Harry Kane and Romelu Lukaku provide no answers to owners’ striking questions | Paul Doyle
At least they’ll always have Leicester. Even while they celebrated Wednesday’s sensational come-from-behind victory at the King Power, sensible Spurs fans – and their manager – knew it was most likely to be remembered as a joyous freak occurrence rather than the start of a new era.
In the excitement, that win was compared to Spurs’ magnificently ludicrous triumph over Ajax in the 2019 Champions League semi-final and it is true that the matches have similarities. Both created thrilling, enduring memories from improbable situations; and both were followed by monumental no-shows.
Not that Tottenham were as flat at Stamford Bridge as they were against Liverpool in the Champions League final, but they did emit comparable signs of a team in need of renewal. Antonio Conte already knew that, just as Mauricio Pochettino did three years ago. The Italian will hope that this, his team’s third comprehensive defeat by Chelsea in a month , will convince the club that appointed him nearly three months ago to allow him to buy more quality.
At Stamford Bridge, though, there was also further evidence that avoiding the transfer market can be a shrewd policy. At the start of the season Harry Kane and Romelu Lukaku were tipped to vie for the golden boot. Instead they have spent most of the campaign unwittingly serving as poster boys for prudence.
So far Manchester City can feel smug about not agreeing to pay north of £120m for Kane’s services, while Lukaku’s performances since his £97.5m return to Chelsea have generally been an advertisement for focusing on youth.
Lukaku, like Kane, has five league goals to his name this season, the same number that the 20-year-old Armando Broja has struck for Southampton while on loan from Chelsea. Tammy Abraham, though unlikely to develop into a top striker, would probably also have scored that many if he had not been packed off to Roma.
Lukaku started the season deceptively well, feeding the tale of the happy homecoming by scoring in his first match, against Arsenal, as part of a performance that he described as “dominant”. His next goals came against Aston Villa. All very well, but it is telling that neither of the centre-backs he dominated in those matches – Arsenal’s Pablo Marí and Villa’s Axel Tuanzebe – still play in the Premier League, both having departed for Serie A, where Lukaku once thrived.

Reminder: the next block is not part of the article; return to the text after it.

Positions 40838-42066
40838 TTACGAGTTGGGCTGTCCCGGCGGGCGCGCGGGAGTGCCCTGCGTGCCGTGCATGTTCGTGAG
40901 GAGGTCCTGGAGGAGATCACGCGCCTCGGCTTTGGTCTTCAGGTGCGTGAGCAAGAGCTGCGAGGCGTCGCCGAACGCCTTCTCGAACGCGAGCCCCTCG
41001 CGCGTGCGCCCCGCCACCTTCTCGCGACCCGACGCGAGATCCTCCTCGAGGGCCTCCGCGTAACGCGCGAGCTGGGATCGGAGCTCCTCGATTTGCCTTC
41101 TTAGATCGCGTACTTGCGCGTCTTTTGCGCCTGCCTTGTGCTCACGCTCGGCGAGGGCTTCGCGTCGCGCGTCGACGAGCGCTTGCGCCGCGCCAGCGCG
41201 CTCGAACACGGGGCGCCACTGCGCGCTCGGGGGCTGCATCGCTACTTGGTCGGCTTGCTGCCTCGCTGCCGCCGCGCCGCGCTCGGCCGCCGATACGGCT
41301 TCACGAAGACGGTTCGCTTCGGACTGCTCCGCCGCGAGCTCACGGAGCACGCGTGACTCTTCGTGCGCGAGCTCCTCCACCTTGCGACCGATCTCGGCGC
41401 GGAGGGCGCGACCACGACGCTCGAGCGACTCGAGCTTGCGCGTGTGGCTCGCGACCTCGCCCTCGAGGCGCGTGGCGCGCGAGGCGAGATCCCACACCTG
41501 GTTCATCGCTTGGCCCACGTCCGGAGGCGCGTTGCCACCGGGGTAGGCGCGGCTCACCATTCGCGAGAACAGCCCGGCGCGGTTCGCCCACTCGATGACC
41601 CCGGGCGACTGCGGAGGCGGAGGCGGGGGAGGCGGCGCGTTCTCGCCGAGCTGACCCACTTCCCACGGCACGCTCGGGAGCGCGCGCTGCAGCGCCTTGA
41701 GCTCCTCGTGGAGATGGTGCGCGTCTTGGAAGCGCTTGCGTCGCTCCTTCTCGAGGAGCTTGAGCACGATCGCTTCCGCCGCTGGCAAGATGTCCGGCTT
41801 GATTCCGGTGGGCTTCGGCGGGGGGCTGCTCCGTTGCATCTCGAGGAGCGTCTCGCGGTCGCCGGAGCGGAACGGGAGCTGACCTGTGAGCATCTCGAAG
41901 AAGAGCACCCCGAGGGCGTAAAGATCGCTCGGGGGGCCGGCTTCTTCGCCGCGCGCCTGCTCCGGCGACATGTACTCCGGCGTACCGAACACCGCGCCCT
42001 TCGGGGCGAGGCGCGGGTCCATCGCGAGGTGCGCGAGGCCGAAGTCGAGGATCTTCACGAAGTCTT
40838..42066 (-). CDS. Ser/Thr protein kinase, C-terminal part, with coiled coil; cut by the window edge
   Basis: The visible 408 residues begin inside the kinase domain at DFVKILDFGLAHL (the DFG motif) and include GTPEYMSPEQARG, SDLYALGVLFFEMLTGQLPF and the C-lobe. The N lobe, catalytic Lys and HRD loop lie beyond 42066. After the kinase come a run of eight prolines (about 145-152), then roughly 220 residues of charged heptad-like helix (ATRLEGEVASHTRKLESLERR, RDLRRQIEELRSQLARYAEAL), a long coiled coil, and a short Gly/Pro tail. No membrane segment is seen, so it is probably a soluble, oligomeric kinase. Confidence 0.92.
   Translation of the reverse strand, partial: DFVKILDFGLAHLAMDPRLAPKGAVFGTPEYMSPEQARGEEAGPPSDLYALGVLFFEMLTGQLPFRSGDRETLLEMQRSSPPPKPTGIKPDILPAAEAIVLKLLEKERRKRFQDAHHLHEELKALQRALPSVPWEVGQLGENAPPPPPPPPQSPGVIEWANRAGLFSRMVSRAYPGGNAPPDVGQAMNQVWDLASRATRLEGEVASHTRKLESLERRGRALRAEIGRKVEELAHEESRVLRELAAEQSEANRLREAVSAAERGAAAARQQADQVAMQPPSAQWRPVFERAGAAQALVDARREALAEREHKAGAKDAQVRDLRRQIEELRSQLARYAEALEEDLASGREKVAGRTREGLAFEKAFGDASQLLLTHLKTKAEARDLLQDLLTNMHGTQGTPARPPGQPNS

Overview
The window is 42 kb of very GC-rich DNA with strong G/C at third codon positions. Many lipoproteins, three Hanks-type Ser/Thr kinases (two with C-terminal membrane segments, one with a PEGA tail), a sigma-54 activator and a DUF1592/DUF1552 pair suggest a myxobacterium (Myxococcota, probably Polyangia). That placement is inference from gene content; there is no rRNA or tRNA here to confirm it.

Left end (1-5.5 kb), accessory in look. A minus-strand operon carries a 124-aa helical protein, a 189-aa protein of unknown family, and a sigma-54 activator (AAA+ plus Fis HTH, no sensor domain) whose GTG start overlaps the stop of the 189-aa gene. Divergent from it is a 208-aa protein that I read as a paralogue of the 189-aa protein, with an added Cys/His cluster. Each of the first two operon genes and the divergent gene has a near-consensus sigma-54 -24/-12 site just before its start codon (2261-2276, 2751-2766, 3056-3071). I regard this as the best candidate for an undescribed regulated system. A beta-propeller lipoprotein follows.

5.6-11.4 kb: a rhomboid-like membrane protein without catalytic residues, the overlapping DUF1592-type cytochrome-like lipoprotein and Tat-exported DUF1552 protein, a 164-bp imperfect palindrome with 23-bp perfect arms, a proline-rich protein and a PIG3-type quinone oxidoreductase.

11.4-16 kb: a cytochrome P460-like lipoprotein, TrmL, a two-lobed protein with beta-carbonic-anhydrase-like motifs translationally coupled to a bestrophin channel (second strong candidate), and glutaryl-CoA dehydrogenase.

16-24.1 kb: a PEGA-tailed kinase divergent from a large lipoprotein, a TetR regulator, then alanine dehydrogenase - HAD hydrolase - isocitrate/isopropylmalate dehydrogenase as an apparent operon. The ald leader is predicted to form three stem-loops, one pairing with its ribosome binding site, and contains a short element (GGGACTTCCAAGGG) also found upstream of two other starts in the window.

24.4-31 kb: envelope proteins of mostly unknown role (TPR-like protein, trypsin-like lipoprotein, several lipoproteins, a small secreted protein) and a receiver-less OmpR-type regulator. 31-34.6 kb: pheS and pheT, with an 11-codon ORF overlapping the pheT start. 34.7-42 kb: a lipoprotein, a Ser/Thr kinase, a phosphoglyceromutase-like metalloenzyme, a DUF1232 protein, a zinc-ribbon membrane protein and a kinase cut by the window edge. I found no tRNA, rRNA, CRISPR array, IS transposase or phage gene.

There has, of course, been mitigation for Lukaku’s inadequate return so far, although it is surely a reflection of the absurd infantilisation of modern footballers that one preview of this game suggested that the 28-year-old deserves sympathy because he has suffered from “injury, illness and a controversial interview”.
Speaking of speaking, Thomas Tuchel said in the run-up to this game that Lukaku and Kane would soon start scoring again “because that is what they do.’” Which rather missed the point of the question: that is not what they do much any more.
Kane hinted in recent weeks at regaining sharpness, perhaps thanks to being honed by Conte. The striker suggested his whole team is benefitting from the manager’s methods, venturing immediately before taking on Chelsea that “with our physical condition we can take the game deep and see if we can win it in the second half”. That did not seem such a ridiculous hope given that Tuchel had attributed his team’s plodding draw with Brighton on Tuesday to mental and physical fatigue. But Chelsea proved to be a class above Spurs again.
Lukaku and Kane, however, both remained below par. Lukaku had a chance to show his sharpness after just 42 seconds. But, after giving Eric Dier the slip to connect with Hakim Ziyech’s cross from the right, he slashed the ball over the bar from 10 yards. Kane’s first touch came two minutes later, when he received a pass just inside Chelsea’s half and tried to release Steven Bergwijn only to roll the ball to a defender.
Lukaku worked hard and did his best to get involved but precision eluded him. In the 32nd minute he escaped defenders’ attentions after Chelsea made inroads down the right wing for the umpteeth time. Mason Mount supplied the Belgian with a perfect cross. Lukaku simultaneously swung a foot at it and took his eyes off it, the result a comical fresh-air shot.
Other, harder chances followed but he could not get on the end of inviting crosses from Callum Hudson-Odoi and Antonio Rüdiger. Meanwhile, with Spurs’ emphasis on defence and Kane usually too slow to join in their rare counter-attacks, England’s captain contributed little. Until, that is, he spun and slotted the ball into the net. The referee ruled out the goal after spotting a foul on Thiago Silva, who probably exaggerated the harm done. Kane protested, at which point it would have been satisfying to see the referee direct Kane to a pitchside monitor to review the many times in his career that he has appealed for free kicks or penalties after innocent contact sent him flying.
When the start of the second half was delayed so that groundsmen could repair a burst net, it seemed like someone was mocking the misfiring strikers. Thank goodness the game did resume, because within moments Ziyech produced a finish of incredible precision. With that Spurs’ resistance was over, and there was no comeback.